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Accuracy Differences in Naturally vs Fan-Aspirated Shields

Challenges of accurate air temperature measurement: Fan-aspirated vs. Multi-plate solar radiation shields

The use of multi-plate, naturally ventilated radiation shields for air temperature measurements results in significant errors in moderate solar radiation when winds speed is less than 3 to 4 m s-1. Testing conducted by Campbell Scientific Inc. was used to compare static, multi-plate shields to an Apogee fan-aspirated shield (model TS-100) (Figure 1). These data show that air temperature error in static shields increases as solar load increases and wind speed decreases. A fan-aspirated solar radiation shield is required for accurate measurement of air temperature under all environmental conditions (Huwald et al., 2009).

 

F1a: The effect of solar load on naturally aspirated shields: The temperature difference between fan-aspirated and naturally aspirated shields increases as solar load increases with wind speeds less than 0.5 meters per second.
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 F1b: The effect of wind speed on naturally aspirated shields: The temperature difference between fan-aspirated and naturally aspirated shields increases as wind speed decreases with high solar load.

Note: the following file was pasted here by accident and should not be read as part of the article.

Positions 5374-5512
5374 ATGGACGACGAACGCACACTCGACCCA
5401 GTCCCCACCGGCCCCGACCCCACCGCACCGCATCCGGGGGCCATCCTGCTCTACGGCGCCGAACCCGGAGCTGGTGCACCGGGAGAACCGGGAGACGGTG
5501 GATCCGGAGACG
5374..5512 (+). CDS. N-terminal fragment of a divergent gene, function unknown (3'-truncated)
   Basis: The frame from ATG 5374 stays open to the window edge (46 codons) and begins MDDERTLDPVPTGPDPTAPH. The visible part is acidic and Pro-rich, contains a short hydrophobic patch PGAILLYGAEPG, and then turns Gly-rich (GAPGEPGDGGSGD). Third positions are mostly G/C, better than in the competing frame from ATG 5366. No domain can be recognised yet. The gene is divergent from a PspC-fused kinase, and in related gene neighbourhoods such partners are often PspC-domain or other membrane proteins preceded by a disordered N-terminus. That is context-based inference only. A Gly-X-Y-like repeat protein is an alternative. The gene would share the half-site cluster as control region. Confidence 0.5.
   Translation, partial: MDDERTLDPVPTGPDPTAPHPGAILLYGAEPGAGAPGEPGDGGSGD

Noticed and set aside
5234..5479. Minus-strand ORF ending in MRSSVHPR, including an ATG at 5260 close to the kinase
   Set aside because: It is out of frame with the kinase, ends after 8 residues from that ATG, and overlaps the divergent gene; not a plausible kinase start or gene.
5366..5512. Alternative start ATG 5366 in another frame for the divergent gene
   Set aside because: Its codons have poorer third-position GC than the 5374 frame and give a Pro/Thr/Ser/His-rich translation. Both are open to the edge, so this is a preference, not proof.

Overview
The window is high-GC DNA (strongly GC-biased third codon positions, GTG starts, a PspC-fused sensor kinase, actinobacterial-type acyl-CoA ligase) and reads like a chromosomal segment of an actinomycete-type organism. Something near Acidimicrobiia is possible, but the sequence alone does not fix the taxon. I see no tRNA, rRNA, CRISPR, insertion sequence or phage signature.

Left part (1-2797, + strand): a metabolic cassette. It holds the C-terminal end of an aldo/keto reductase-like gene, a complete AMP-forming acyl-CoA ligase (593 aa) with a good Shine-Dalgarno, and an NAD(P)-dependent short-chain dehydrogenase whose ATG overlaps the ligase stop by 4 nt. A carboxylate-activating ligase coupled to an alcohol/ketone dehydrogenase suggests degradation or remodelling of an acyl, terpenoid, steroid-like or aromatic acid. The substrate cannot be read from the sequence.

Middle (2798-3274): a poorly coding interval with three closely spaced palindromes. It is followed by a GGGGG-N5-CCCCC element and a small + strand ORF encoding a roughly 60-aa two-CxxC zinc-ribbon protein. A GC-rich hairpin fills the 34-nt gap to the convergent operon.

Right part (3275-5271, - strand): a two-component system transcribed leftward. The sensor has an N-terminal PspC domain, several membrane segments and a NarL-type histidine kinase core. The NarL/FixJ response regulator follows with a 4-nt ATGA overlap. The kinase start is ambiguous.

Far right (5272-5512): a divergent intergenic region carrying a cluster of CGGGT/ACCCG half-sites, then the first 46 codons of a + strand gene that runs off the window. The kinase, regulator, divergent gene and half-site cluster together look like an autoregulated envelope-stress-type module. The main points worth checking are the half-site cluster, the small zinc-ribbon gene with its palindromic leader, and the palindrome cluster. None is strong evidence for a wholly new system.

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Figure 1: Temperature increase in two models of naturally-aspirated multi-plate radiation shields relative to an Apogee model TS-100 fan-aspirated radiation shield. Plots in each graph are temperature differences determined by fitting polynomials to six months of data.  Left: Temperature differences with wind speed data filtered for wind speeds less than 0.5 m s-1. Right: Temperature difference versus wind speed.  Data filtered for shortwave radiation greater than 200 W m-2. Temperatures in the reference TS-100 fan-aspirated shield were measured with an Apogee model ST-110 thermistor, while temperatures in naturally-aspirated shields were measured with Campbell Scientific model 109SS thermistors.

 

 

Huwald, H., C.W. Higgins, M.O. Boldi, E. Bou-Zied, M. Lehning, and M.B. Parlange, 2009. Albedo effect on radiative errors in air temperature measurements. Water Resources Research 45, W08431, doi:10.1029/2008WR007600.